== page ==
30 Second Dance Party

Student Contributor: M. Sorensen
This is a fun quick brain break. The button plays one of the five 30-second songs. Once the music plays, everyone gets up and dances.

This button makes this brain break easy with little prep. This can be used whenever the class is getting antsy, between transitions, or as a break before a test. The teacher is generally the one to push the button. However, you can also pick one student a day to hit the button one time whenever they feel like it. Remind the students that the goal is to not be the coolest one in the room. Dance and have fun with your students, and they will feed off your energy. It always brings a smile to my face when we start our dance party. This tool can be implemented at any point.

This is part of the supportive phase because this dance break can occur during a lesson. It helps support students in their thinking and behavior as a break. This can be preventative when used during transitions as a way to further the break between subjects. Including the dance parties or other brain breaks can lead to less correction needed for students not paying attention or spacing off. This is more teacher-directed as the teacher is the one to introduce this activity. However, this can be collaborative, or student-directed by having some student input as to when to push the button.

More Information –
Tool Source: This came from my mentor teacher who found the button through social media.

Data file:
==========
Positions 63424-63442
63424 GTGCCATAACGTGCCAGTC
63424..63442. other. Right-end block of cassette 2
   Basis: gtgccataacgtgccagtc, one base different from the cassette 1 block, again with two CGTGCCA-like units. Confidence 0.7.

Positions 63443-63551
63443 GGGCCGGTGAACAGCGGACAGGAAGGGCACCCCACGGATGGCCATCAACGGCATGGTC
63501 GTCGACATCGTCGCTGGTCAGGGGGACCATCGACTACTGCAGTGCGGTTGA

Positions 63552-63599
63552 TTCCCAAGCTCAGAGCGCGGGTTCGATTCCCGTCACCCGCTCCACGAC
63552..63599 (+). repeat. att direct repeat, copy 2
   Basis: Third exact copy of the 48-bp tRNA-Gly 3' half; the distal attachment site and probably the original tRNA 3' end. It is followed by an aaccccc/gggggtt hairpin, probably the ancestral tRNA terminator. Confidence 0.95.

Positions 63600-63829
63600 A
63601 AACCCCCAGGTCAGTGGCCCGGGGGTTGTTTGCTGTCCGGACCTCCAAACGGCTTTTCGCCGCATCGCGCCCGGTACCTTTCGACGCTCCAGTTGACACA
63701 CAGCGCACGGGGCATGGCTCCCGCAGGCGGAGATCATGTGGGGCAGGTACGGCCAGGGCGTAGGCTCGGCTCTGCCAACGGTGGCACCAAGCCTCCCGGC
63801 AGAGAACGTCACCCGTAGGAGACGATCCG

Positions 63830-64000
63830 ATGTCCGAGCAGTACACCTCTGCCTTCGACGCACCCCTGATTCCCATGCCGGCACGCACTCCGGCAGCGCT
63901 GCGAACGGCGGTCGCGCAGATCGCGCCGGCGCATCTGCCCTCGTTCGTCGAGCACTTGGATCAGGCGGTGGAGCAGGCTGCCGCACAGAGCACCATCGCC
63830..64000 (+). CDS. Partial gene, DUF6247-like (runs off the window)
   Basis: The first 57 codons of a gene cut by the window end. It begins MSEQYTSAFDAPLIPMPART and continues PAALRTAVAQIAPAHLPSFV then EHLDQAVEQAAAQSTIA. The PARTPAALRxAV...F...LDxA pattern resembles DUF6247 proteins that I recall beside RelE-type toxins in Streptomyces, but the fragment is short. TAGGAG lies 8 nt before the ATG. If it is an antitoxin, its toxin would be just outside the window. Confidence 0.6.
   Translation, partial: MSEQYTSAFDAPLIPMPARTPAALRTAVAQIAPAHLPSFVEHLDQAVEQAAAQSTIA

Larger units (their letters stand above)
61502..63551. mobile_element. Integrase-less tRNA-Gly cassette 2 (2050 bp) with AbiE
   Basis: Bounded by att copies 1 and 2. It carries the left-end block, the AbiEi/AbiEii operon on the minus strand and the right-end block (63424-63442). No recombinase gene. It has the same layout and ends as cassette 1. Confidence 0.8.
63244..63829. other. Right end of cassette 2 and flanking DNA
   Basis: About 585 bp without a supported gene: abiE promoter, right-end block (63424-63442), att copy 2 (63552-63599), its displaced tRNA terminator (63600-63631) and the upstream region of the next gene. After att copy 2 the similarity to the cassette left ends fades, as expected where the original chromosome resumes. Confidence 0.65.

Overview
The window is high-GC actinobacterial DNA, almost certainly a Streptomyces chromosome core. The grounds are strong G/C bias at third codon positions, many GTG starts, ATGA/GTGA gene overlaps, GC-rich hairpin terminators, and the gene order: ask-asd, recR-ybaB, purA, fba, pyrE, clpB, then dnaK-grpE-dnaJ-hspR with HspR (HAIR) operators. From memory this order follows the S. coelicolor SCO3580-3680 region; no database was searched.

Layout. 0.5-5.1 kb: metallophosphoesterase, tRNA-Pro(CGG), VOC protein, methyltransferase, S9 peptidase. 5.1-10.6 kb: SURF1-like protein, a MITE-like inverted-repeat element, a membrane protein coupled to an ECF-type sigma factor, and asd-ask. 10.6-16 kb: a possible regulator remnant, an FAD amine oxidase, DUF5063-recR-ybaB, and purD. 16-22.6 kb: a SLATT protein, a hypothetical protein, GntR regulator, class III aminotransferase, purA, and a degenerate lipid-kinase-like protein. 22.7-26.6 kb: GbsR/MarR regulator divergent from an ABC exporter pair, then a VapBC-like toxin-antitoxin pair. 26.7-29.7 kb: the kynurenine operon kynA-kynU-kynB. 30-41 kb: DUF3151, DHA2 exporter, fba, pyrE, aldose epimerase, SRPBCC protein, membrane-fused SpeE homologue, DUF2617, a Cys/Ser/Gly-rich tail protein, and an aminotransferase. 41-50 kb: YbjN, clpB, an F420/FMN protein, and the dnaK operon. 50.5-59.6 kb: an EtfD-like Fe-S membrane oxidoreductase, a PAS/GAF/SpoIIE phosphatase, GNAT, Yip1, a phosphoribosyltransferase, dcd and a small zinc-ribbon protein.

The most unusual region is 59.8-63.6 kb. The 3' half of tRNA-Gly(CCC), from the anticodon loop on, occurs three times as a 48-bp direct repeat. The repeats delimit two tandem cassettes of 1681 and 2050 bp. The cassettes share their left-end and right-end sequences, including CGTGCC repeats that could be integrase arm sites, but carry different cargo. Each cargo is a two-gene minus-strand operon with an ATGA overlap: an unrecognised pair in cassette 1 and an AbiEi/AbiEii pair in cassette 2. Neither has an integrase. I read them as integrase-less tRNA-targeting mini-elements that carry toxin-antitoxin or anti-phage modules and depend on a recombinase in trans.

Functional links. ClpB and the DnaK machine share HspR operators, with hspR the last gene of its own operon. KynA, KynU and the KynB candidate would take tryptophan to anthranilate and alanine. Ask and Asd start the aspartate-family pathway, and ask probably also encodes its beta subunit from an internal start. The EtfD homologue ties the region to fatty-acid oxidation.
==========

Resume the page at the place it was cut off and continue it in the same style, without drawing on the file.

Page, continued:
1 thought on “30 Second Dance Party”

  1. I used this tool with my 25 kindergarteners in a rural school. This tool was so fun for both the students and myself! I told them that after they completed their worksheet, I had a special surprise for them. Once they finished their worksheet, I went over a few expectations for this surprise of making sure our bodies are to ourselves and we are staying in our area. I put up a timer that counted down to 30 seconds on the smart board and played a song that my mentor teacher picked out. Students immediately started laughing, doing dance moves, and having “dance-offs”. This tool allowed students to get a quick movement break and just be silly kindergarteners for a quick moment. How I can make this tool better is by having a dance video on the screen. I have seen a few teachers use the website GoNoodle and play a dance video on the screen that students can follow along to. This might help all students want to participate because they are following a dance and every student is doing the same moves.


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